Waterford Bicycle User Group, formerly called Waterford Cycling Campaign, is an increasingly active local advocacy organisation and member group of Cyclist.ie. In this article, Frank Ryan from the Waterford BUG fills us in on what is happening in the south east.
Can you tell us what the main issues in Waterford City are as regards making cycling easy and safe and normal as a mode of transport?
Similar to other major population centres in Ireland, Waterford city pursued a car centric planning policy from the 1950s onward. This culminated in a city with one river crossing dominated by motorised traffic.
To make the city centre more attractive to pedestrians the then Waterford City Council adopted a policy of pedestrianisation of the primary retail area from the 1980s onwards. This policy was supported by the construction of a number of car parks along the city quays and adjacent to the periphery of the historic core of the city. These were designed to bring the motorist to within walking distance of the main shopping areas of the city centre.
The construction of the N25 Waterford city bypass presented the council with an opportunity to redesign the layout of some of the main routes into the city. Following the opening of the bypass in 2009, the City Council reviewed the main traffic thoroughfares into the city centre, specifically the city Quays and the Ferrybank dual carriageway. An attempt by the City Council to develop a ‘Green Route’ along these routes ran into significant objection from motoring, retail and other interest groups. The amended outcome created bus and cycle lanes which have to co-exist and interact with road traffic and on-street parking.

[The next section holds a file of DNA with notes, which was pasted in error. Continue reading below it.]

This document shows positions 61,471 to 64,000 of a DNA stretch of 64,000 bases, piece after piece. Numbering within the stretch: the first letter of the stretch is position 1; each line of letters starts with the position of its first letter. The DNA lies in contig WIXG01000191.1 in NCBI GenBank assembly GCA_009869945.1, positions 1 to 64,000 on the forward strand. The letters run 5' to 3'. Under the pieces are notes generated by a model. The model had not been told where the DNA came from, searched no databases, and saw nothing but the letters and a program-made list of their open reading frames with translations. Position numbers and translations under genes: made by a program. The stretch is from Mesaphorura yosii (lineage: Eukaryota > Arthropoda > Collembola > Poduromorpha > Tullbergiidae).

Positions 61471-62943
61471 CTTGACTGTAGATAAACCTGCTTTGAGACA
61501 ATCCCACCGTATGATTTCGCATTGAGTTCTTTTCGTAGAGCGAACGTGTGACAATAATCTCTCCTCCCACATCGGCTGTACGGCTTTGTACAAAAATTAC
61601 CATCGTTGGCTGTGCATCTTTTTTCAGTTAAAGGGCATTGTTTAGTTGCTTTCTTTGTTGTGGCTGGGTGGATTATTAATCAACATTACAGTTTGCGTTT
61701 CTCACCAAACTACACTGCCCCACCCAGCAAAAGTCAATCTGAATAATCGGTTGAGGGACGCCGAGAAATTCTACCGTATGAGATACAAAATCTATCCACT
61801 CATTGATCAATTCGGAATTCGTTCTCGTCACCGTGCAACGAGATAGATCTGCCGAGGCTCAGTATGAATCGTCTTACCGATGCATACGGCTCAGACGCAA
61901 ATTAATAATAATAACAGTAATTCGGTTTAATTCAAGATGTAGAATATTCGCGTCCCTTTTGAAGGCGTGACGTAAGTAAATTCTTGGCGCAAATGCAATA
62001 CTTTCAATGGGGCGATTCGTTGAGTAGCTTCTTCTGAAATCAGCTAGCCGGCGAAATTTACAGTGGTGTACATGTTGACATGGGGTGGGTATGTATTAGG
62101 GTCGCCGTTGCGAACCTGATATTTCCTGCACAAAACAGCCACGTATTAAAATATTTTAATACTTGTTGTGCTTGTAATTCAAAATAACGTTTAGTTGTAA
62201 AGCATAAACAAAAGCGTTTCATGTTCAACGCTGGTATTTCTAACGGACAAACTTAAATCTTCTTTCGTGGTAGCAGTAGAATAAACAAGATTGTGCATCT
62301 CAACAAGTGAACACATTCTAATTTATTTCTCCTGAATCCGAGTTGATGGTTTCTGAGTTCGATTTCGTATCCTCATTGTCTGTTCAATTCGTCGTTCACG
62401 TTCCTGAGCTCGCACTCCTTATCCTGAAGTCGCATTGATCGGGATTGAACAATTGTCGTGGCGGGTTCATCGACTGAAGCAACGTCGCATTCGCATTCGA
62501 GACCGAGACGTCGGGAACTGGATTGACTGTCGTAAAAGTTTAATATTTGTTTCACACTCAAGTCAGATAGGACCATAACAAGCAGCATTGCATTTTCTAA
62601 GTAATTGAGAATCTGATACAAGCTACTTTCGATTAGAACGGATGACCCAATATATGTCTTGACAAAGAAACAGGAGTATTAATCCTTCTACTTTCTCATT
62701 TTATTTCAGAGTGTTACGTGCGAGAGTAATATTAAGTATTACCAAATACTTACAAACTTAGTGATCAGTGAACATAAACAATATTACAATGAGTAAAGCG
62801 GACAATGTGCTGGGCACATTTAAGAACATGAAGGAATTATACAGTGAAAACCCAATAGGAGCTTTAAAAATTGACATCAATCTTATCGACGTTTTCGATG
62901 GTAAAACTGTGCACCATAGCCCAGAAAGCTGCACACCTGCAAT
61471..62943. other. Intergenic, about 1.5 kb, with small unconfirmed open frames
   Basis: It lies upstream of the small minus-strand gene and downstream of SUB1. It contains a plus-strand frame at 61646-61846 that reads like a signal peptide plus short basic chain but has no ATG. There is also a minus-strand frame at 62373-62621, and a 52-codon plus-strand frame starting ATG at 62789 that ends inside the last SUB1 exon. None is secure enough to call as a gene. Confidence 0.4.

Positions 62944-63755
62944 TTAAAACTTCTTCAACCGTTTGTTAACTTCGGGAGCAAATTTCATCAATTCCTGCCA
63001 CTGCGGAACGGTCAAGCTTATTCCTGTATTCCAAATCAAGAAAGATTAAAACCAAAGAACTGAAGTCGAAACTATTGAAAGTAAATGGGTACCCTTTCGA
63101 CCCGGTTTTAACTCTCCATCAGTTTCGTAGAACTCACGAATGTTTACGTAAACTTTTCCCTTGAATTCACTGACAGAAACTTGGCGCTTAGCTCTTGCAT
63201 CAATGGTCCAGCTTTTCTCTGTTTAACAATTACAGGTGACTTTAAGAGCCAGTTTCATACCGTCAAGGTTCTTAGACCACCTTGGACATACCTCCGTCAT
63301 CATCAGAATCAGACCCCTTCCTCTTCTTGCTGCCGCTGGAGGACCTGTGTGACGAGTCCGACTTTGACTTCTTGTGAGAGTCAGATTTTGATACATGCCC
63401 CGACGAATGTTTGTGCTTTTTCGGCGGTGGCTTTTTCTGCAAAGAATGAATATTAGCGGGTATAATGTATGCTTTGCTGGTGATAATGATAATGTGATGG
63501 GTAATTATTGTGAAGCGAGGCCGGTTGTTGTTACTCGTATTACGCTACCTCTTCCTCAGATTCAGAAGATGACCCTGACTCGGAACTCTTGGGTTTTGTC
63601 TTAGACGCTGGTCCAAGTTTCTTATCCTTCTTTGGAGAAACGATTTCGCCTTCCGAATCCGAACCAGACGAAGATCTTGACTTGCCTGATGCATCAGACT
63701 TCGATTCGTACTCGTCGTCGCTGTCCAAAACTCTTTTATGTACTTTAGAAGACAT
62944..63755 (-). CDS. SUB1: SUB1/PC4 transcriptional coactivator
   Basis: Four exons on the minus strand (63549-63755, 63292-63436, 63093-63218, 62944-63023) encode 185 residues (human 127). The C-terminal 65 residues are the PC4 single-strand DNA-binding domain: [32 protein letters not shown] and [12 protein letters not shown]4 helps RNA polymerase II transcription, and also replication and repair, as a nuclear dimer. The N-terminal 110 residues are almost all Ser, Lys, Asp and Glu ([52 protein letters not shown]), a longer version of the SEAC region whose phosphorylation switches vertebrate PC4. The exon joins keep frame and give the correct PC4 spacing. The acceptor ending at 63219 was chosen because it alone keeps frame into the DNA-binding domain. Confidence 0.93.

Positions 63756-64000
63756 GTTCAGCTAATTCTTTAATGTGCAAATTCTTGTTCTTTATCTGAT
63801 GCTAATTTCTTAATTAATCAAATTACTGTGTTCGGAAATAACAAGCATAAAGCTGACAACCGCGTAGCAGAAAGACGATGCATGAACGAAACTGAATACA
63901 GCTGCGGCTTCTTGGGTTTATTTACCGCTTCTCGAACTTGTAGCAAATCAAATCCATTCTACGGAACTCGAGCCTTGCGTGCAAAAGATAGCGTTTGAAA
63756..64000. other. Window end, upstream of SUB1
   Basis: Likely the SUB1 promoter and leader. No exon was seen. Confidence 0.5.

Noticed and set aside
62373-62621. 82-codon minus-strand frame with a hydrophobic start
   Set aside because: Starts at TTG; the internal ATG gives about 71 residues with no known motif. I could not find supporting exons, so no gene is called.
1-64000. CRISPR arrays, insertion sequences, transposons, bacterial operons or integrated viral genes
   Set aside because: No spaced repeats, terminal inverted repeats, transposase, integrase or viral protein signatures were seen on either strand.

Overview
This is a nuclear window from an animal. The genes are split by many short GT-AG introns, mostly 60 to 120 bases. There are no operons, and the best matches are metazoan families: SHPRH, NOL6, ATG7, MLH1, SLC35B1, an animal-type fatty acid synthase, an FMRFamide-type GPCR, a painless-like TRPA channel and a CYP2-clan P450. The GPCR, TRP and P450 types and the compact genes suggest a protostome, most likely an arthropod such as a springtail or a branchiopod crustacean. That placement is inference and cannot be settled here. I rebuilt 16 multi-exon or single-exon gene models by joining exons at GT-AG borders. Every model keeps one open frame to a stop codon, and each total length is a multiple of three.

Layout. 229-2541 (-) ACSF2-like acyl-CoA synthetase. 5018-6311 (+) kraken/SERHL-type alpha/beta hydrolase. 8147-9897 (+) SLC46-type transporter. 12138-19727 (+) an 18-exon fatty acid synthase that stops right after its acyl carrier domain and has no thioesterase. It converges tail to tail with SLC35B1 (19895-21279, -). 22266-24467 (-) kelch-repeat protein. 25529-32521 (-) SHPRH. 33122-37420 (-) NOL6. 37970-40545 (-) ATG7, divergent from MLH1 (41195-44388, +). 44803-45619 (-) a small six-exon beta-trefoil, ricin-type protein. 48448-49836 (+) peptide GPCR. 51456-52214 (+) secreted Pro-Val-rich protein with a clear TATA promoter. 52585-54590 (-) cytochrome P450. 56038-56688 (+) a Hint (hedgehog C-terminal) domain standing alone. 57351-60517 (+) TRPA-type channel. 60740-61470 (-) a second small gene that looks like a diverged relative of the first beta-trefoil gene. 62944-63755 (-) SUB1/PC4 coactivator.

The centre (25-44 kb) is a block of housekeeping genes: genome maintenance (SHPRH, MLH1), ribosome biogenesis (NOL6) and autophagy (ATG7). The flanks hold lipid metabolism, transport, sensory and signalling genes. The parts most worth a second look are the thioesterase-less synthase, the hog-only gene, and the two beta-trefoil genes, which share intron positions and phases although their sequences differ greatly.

Changes to road usage and the protection of cyclists and pedestrians brought about by Covid-19 presented an opportunity to review some of these ‘green’ aspirations.
Waterford City and County Council (WC&CC) received funding of €2.3m from the National Transport Authority (NTA) towards the development of a ‘slow zone’ in Waterford city centre. The design and implementation of the projects approved under this programme must be completed by the end of November 2020. According to an NTA statement: “The funding will also allow for changes to traffic management arrangements to facilitate the reallocation of overall road space to improve facilities and safety for pedestrians and cyclists.”
The Bike Share scheme was due to be extended to Waterford city before the end of 2020. The implementation of this scheme has been delayed by Covid-19. It is envisaged there will be 14 docking stations in the city, primarily in the city centre and the public transport hubs. These will link up with a number of radial routes catering to Tramore commuter traffic at Waterford Regional Sports Centre, University Hospital Waterford, Waterford Institute of Technology (WIT) and the IDA Industrial Park.
The NTA has committed funding for a number of cycle related projects for Waterford city including €750k for the WIT to city centre cycle route, €75k for the design of cycle facilities on the inner ring road (Cork Rd to John’s Hill), €1.55m for the Bilberry to Waterford city cycle route extension of Waterford Greenway and €100k for a multi-modal transport study for the Dunmore Road to city centre route.
And what about the other towns in Waterford such as Tramore and Dungarvan?
The amalgamation of Waterford City Council and Waterford County Council under the local government reforms of 2014 brought about a more cohesive and unified transport planning approach for the combined city and county area.
The town of Dungarvan (pop 9,227 in 2016) was the county town and administrative centre of County Waterford prior to the merger of the city and county. The merged council has retained administrative functions in the town. Dungarvan covers an area of 553 hectares which is relatively flat and is conducive to cycling. It benefited from the Smarter Travel scheme in 2012, receiving funding of €7.2m. It could be argued that the focus on cycling brought about by this initiative was one of the factors behind the development of Waterford Greenway, which opened in 2017.